Winston Leonard Spencer Churchill was undoubtedly one of the greatest leaders of the Twentieth Century. Like most people, Churchill was not without faults or critics, but there is no doubt that Churchill was an outstanding man for his time: a brilliant orator, exceptionally talented writer and historian, passionate politician and inspirational war leader. The war generation of Britain and the Commonwealth revered him with gratitude and deep emotion as a hero and saviour.
My first memory of Sir Winston was as an inquisitive five year old. I was in the newsagency with my grandfather and noticed a large colour portrait of an old man on the front page of the special edition of a magazine. I didn’t really know who he was or what he had done, but I was certainly aware enough to understand that a very great and important man had just died. It was January 1965.
My next experience of Sir Winston was as a fourteen year old. My step-father had served with distinction in the Australian Army in New Guinea in World War 2 and was a great fan of Churchill. He fervently believed that it was Churchill’s bull-dog determination and steadfast leadership that saved the Allies from defeat.
Apart from his admiration for Churchill as a war leader, my step-father had read practically everything Churchill had ever written and owned many sets of beautiful, hard-cover books. I was just developing an interest in history and spent much of my time escaping into the romantic historical novels of Jean Plaidy, particularly the lives of the Tudors. I remember my step-father saying, ‘If you want to read real history written by the best writer in the English language, then read Churchill’s History of the English Speaking Peoples’. To a fourteen-year-old, this seemed like a formidable challenge; after all, Churchill’s History of the English Speaking Peoples was in four thick volumes.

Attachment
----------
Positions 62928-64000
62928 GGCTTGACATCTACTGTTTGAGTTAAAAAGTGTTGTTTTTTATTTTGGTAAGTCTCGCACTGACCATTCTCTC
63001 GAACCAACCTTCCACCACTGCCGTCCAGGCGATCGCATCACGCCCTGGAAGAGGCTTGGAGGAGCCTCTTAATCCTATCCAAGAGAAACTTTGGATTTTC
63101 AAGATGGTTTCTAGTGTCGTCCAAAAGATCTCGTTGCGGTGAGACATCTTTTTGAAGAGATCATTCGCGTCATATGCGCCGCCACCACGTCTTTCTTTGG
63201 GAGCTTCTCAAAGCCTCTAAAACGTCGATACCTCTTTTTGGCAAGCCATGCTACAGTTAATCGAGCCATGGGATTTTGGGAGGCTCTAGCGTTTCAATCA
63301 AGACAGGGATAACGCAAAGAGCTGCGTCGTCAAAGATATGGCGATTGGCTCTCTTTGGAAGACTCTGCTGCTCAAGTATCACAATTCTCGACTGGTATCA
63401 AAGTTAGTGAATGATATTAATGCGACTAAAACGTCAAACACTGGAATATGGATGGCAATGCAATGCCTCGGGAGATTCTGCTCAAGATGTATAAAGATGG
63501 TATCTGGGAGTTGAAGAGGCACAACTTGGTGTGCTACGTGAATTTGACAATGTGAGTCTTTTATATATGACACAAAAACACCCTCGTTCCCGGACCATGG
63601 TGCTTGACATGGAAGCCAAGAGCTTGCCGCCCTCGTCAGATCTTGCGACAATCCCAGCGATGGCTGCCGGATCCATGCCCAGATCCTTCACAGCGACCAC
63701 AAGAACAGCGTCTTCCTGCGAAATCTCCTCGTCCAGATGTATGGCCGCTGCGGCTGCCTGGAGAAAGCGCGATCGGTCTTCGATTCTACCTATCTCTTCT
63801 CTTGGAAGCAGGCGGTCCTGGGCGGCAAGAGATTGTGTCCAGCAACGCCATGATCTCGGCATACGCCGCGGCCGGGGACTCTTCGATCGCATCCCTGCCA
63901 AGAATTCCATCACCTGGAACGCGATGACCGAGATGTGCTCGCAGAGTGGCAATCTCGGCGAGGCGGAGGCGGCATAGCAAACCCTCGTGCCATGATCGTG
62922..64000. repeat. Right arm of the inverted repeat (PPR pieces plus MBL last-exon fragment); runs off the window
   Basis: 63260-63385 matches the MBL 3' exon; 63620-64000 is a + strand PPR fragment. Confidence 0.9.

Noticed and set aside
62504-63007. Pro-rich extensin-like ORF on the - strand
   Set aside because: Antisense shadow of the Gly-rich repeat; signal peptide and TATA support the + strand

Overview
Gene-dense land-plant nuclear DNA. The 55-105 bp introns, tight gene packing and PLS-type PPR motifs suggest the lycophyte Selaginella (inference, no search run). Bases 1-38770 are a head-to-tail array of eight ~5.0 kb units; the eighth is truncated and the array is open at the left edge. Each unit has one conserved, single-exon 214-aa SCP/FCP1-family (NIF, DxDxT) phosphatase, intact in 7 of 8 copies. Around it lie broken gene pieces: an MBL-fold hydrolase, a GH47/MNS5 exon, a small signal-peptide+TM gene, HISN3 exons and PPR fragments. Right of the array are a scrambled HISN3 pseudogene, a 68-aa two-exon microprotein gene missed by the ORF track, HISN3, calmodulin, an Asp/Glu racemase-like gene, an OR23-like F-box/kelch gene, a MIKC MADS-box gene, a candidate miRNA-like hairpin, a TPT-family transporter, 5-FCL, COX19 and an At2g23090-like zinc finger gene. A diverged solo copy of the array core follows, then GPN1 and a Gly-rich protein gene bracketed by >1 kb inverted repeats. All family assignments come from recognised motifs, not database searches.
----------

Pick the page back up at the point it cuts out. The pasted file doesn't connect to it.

I painstakingly made notes about the lives of the kings and queens of England, from William the Conqueror, (whose corpulent body was so badly decomposed by the time it was placed in Westminster Abbey that it exploded) to the long suffering Queen Anne, who endured seventeen miscarriages. My poor history teacher became so frustrated by my enthusiastic interjections with Churchillian detail during her lessons that she eventually asked me to teach the class. Much to the relief of my teacher, and no doubt my fellow students, I ran out steam by the time I reached the four Georges.
So, as you can see Sir Winston was also responsible in part for my love of history and my choice at age fourteen to become a history teacher.
Now, as I am only able to undertake my overseas research due to a Churchill Fellowship, I thought it would be a fitting homage to visit a number of Churchill related places in my travels and I have attached a number of photographs from England and Paris. It’s interesting to see that Churchill has received a special place of honour in Paris with a street named after him and a commemorative statue, so it’s not just the British but the French who are grateful to Churchill for his valiant leadership during World War 2.